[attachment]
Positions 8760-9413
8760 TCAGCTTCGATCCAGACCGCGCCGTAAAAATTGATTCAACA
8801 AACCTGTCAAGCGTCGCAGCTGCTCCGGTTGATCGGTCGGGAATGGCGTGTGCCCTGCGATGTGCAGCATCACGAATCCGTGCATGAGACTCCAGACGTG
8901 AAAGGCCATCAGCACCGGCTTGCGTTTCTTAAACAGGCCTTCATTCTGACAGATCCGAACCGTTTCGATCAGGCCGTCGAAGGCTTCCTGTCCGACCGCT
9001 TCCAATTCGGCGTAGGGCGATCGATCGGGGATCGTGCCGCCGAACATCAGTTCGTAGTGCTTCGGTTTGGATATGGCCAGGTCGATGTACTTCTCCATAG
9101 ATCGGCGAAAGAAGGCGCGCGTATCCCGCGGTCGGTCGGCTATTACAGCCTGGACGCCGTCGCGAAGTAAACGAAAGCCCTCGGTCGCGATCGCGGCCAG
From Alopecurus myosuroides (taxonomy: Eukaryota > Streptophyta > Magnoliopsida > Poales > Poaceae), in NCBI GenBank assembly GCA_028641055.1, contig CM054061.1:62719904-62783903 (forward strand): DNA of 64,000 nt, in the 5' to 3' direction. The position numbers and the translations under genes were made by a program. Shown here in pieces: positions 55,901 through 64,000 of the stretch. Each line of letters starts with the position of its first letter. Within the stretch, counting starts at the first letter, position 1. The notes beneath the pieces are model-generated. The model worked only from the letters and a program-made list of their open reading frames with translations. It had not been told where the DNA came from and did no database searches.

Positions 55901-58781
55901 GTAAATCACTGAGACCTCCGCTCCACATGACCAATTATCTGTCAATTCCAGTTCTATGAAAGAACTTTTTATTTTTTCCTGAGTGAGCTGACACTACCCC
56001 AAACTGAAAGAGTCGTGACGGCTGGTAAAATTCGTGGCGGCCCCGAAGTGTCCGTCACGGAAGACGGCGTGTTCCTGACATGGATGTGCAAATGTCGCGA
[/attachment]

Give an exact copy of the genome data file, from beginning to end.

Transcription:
Positions 8760-9413
8760 TCAGCTTCGATCCAGACCGCGCCGTAAAAATTGATTCAACA
8801 AACCTGTCAAGCGTCGCAGCTGCTCCGGTTGATCGGTCGGGAATGGCGTGTGCCCTGCGATGTGCAGCATCACGAATCCGTGCATGAGACTCCAGACGTG
8901 AAAGGCCATCAGCACCGGCTTGCGTTTCTTAAACAGGCCTTCATTCTGACAGATCCGAACCGTTTCGATCAGGCCGTCGAAGGCTTCCTGTCCGACCGCT
9001 TCCAATTCGGCGTAGGGCGATCGATCGGGGATCGTGCCGCCGAACATCAGTTCGTAGTGCTTCGGTTTGGATATGGCCAGGTCGATGTACTTCTCCATAG
9101 ATCGGCGAAAGAAGGCGCGCGTATCCCGCGGTCGGTCGGCTATTACAGCCTGGACGCCGTCGCGAAGTAAACGAAAGCCCTCGGTCGCGATCGCGGCCAG
From Alopecurus myosuroides (taxonomy: Eukaryota > Streptophyta > Magnoliopsida > Poales > Poaceae), in NCBI GenBank assembly GCA_028641055.1, contig CM054061.1:62719904-62783903 (forward strand): DNA of 64,000 nt, in the 5' to 3' direction. The position numbers and the translations under genes were made by a program. Shown here in pieces: positions 55,901 through 64,000 of the stretch. Each line of letters starts with the position of its first letter. Within the stretch, counting starts at the first letter, position 1. The notes beneath the pieces are model-generated. The model worked only from the letters and a program-made list of their open reading frames with translations. It had not been told where the DNA came from and did no database searches.

Positions 55901-58781
55901 GTAAATCACTGAGACCTCCGCTCCACATGACCAATTATCTGTCAATTCCAGTTCTATGAAAGAACTTTTTATTTTTTCCTGAGTGAGCTGACACTACCCC
56001 AAACTGAAAGAGTCGTGACGGCTGGTAAAATTCGTGGCGGCCCCGAAGTGTCCGTCACGGAAGACGGCGTGTTCCTGACATGGATGTGCAAATGTCGCGA